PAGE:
MUNDY’S BAY is a band built on distance.
It’s front and center on the Montreal-based quintet’s new EP, CONTROL ROOM, their debut release for Pure Noise Records. Over a mix of ethereal indie-pop, pulsing new wave and hints of shoegaze, the three-song set (which arrives in advance of a forthcoming 2019 LP) muses on relationships doomed by detachment, the sense of longing that comes with long-distance love.
Lyrically, it’s deeply resonant for the 21st century, when we find ourselves with access to the entire world at the touch of a button yet still lonelier than ever. And while the band’s style, which pays reverence to musical movements of the ’80s while simultaneously pushing forward to break new ground, sounds like the kind of comfortable fit they’ve been doing for years, it’s ultimately the next chapter in a musical history colored by—of all things—hardcore music. From their previous experiences playing in that scene, the band kept their DIY ethics and developed an energetic live show. “One of the best things that’s come out of the streaming age of music is an openness to all genres,” says guitarist Victor Beaudoin. “We were still able to be part of the hardcore scene while reaching out to new people.”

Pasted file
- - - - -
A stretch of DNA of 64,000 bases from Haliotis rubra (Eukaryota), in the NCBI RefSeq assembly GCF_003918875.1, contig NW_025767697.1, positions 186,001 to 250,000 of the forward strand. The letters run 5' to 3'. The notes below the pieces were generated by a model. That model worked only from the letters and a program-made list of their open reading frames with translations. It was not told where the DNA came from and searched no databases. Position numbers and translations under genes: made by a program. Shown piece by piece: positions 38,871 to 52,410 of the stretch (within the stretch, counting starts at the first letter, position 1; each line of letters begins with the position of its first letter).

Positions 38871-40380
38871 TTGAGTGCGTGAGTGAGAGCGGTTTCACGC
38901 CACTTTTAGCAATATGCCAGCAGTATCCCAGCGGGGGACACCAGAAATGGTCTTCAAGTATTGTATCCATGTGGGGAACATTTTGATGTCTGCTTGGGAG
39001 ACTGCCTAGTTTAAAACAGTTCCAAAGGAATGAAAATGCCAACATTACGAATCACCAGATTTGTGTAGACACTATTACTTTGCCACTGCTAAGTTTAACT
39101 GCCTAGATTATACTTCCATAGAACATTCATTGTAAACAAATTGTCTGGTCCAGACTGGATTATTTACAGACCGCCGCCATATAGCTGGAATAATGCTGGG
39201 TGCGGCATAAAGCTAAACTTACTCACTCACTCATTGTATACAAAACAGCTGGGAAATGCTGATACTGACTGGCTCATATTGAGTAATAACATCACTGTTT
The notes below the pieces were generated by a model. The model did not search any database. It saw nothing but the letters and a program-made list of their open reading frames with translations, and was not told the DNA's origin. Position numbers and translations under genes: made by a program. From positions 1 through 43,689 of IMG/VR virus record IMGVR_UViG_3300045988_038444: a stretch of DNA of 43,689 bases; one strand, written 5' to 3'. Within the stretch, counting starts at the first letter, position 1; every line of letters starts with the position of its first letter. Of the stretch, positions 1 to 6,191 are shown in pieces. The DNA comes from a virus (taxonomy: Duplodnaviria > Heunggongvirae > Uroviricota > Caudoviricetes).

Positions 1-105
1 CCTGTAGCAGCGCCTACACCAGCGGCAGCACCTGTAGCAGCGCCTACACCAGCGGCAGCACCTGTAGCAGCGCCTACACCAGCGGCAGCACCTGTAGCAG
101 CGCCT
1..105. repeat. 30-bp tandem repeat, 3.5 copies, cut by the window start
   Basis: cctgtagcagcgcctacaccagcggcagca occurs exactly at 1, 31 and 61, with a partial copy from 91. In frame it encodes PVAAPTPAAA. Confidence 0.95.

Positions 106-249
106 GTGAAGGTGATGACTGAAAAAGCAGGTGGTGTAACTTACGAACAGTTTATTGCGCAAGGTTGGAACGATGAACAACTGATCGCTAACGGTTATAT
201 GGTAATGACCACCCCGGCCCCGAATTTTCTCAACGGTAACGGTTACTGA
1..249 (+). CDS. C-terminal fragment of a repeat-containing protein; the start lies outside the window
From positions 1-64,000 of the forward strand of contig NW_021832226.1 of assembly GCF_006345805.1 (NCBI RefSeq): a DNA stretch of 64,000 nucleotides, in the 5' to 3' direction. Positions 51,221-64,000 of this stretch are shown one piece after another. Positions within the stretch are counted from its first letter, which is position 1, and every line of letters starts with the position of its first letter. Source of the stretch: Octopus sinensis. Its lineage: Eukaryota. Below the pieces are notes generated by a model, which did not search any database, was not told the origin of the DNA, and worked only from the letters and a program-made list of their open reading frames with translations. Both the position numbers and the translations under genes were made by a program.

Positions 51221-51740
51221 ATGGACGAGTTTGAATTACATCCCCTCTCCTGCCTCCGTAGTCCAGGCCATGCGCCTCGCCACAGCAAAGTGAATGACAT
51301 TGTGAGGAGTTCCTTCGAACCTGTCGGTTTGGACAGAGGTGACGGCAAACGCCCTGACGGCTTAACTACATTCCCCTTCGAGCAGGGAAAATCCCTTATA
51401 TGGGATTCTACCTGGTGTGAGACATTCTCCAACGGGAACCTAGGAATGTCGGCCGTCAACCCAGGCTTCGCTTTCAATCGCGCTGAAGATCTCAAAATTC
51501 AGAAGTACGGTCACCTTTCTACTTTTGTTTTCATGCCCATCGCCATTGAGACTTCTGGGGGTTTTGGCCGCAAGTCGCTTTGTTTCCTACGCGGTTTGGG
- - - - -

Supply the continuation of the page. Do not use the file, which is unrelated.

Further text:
With CONTROL ROOM in tow, Mundy’s Bay are poised to continue pushing the limits of their creativity and sound, adding in rockier elements as well as leveraging Mulders’ captivating lyrical style, which takes its roots in long-form poetry. And, no matter how far they end up from where they started, they’ve learned that welcoming this distance with open arms is ultimately the best way to continue moving forward.
“We just want to explore whatever inspires us,” Therrien says. “There’s no worry in our minds about being too much of something—or not enough.”